We’re not venturing out as much as we were even a couple weeks ago. The temperature has dipped below zero a few times, and it would seem that hibernating season has officially begun. I love this time of year because it causes us to focus on home. Our little nest. We’ve been slowly but surely primping and preening our 112 year old Victorian cottage for the upcoming holidays. The tree is up, and the dining room has been rearranged to accommodate all 9 feet of her. Other years we’ve gotten much fatter trees, and this year she’s definitely a more trim Norway pine, but our little rooms only have so much floor space. It always seems to be a challenge unless we take the leaf out of the table and start putting things in the attic. Do you have any decorating challenges this time of year? How do you keep it simple?
We have a light covering of snow on the ground, and there have been rumors of big snow storms headed our way but we haven’t seen any of that action yet. What is the weather doing where you live?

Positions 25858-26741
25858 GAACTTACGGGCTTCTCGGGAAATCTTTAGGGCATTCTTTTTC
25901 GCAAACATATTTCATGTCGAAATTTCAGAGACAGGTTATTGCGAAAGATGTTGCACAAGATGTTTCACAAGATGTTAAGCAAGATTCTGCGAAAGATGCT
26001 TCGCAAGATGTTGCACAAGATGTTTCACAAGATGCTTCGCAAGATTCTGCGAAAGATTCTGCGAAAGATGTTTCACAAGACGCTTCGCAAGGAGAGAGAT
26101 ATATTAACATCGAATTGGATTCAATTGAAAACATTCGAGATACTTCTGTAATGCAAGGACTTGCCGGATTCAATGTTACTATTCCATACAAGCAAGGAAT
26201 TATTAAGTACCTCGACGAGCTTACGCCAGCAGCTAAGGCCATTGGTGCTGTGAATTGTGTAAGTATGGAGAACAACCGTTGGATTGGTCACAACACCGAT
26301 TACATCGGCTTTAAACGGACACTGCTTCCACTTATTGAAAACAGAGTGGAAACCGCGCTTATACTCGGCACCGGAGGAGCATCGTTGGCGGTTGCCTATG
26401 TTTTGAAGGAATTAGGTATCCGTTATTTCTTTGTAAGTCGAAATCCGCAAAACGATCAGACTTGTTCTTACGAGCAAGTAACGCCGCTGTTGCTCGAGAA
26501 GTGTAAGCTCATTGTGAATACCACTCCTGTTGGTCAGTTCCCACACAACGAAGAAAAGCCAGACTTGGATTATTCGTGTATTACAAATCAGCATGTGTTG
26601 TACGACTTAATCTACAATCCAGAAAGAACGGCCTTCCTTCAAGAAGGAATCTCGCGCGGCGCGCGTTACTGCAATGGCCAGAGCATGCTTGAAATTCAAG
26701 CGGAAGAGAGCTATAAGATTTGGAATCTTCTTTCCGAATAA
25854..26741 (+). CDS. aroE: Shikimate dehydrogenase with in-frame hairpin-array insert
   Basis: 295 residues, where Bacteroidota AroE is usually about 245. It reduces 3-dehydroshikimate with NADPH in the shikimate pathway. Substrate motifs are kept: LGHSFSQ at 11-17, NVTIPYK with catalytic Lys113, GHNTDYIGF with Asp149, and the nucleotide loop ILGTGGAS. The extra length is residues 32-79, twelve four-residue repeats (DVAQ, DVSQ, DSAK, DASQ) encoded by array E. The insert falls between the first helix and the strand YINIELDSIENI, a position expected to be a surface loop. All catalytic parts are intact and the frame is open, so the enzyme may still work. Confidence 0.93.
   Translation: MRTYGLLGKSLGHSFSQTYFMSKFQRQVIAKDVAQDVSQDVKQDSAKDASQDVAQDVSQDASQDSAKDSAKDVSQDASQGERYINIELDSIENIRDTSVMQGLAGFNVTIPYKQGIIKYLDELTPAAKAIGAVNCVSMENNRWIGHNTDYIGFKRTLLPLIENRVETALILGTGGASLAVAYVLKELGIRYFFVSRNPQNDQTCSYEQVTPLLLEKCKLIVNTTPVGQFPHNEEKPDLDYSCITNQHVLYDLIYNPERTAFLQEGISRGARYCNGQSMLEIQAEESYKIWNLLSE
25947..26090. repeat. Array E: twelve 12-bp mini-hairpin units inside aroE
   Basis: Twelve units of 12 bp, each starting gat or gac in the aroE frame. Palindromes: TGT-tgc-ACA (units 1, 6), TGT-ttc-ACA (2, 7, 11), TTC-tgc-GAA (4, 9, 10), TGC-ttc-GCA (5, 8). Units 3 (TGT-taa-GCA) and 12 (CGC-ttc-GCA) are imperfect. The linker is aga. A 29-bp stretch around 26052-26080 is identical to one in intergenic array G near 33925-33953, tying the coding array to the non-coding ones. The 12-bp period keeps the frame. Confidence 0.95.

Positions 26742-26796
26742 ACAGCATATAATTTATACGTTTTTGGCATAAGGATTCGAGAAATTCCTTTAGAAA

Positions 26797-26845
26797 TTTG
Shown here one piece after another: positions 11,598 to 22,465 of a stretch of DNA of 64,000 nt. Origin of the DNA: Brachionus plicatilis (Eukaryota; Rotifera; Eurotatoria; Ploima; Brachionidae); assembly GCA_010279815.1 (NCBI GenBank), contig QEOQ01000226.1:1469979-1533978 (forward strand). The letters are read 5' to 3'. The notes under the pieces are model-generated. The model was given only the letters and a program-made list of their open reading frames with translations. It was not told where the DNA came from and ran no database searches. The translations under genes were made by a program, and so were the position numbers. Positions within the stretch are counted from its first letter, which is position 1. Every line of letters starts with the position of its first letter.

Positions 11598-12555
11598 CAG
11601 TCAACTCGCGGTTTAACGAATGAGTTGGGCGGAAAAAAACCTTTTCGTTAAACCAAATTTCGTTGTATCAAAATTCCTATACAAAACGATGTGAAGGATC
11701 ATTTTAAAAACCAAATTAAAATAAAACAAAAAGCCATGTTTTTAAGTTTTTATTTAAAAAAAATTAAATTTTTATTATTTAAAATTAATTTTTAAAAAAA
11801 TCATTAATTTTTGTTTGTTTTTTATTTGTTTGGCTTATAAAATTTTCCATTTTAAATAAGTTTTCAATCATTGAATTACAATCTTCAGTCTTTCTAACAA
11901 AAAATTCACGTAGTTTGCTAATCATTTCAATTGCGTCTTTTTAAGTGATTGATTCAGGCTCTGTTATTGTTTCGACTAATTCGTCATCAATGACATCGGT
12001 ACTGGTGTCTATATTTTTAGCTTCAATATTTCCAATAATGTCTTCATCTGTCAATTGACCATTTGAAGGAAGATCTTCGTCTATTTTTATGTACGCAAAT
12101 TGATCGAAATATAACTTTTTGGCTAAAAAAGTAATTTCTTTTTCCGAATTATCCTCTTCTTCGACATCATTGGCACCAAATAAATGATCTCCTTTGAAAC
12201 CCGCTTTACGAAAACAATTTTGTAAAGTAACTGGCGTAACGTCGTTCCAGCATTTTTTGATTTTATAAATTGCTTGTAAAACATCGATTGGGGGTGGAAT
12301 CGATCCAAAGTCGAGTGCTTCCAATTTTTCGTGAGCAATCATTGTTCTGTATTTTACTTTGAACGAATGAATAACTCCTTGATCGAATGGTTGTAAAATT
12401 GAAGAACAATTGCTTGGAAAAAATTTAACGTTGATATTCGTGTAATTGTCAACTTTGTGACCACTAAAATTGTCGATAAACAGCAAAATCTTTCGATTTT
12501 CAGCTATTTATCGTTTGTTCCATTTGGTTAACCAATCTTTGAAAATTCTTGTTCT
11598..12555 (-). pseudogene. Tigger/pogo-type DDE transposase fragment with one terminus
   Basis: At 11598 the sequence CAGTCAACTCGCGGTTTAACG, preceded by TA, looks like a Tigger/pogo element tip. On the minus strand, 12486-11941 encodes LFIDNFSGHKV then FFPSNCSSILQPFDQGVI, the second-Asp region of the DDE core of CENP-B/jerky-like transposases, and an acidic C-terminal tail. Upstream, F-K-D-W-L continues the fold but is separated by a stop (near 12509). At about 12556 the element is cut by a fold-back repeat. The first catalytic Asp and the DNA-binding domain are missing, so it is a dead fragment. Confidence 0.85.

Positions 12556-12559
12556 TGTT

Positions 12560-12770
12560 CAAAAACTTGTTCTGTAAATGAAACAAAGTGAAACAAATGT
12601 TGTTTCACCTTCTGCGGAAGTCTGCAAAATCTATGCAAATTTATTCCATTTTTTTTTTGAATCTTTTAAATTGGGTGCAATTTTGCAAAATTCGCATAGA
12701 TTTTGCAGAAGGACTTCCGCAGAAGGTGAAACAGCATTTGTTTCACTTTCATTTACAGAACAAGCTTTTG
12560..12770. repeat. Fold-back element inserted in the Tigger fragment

Before I head out to the kitchen to do some more baking, I thought I’d share this delightfully easy and versatile recipe with you. These little frosted cranberries add magic to everything they touch. They’re wonderful for: garnishing holiday cakes and quick breads, cocktails and side dishes. They add sparkle to desserts and Christmas puddings. They look beautiful displayed in a crystal bowl or champagne glass on a buffet table, and when gently packed into small canning jars with a ribbon tied around the top, they make lovely hostess gifts. These little berries taste so good!
2 cups water
2 cups granulated sugar
2 cups fresh cranberries
1/2 cup superfine granulated sugar
Mix 2 cups of the granulated sugar with 2 cups of water in a medium size saucepan over low heat. Heat just until the sugar has dissolved (Don’t boil or the berries will burst.) Immediately remove from heat and stir cranberries into syrup. Pour the cranberries and syrup into a bowl. Cover and place in refrigerator overnight (or for 8 hours.)
Using a colander, drain the cranberries over a big bowl. Set the simple syrup aside for another use (such as poaching fruit or as a beverage sweetener.) Place the superfine sugar on a piece of waxed paper set on your counter. Working in small batches, transfer cranberries to the waxed paper and gently roll them around until completely coated with sugar. Allow berries to sit and dry at room temperature for 2 hours.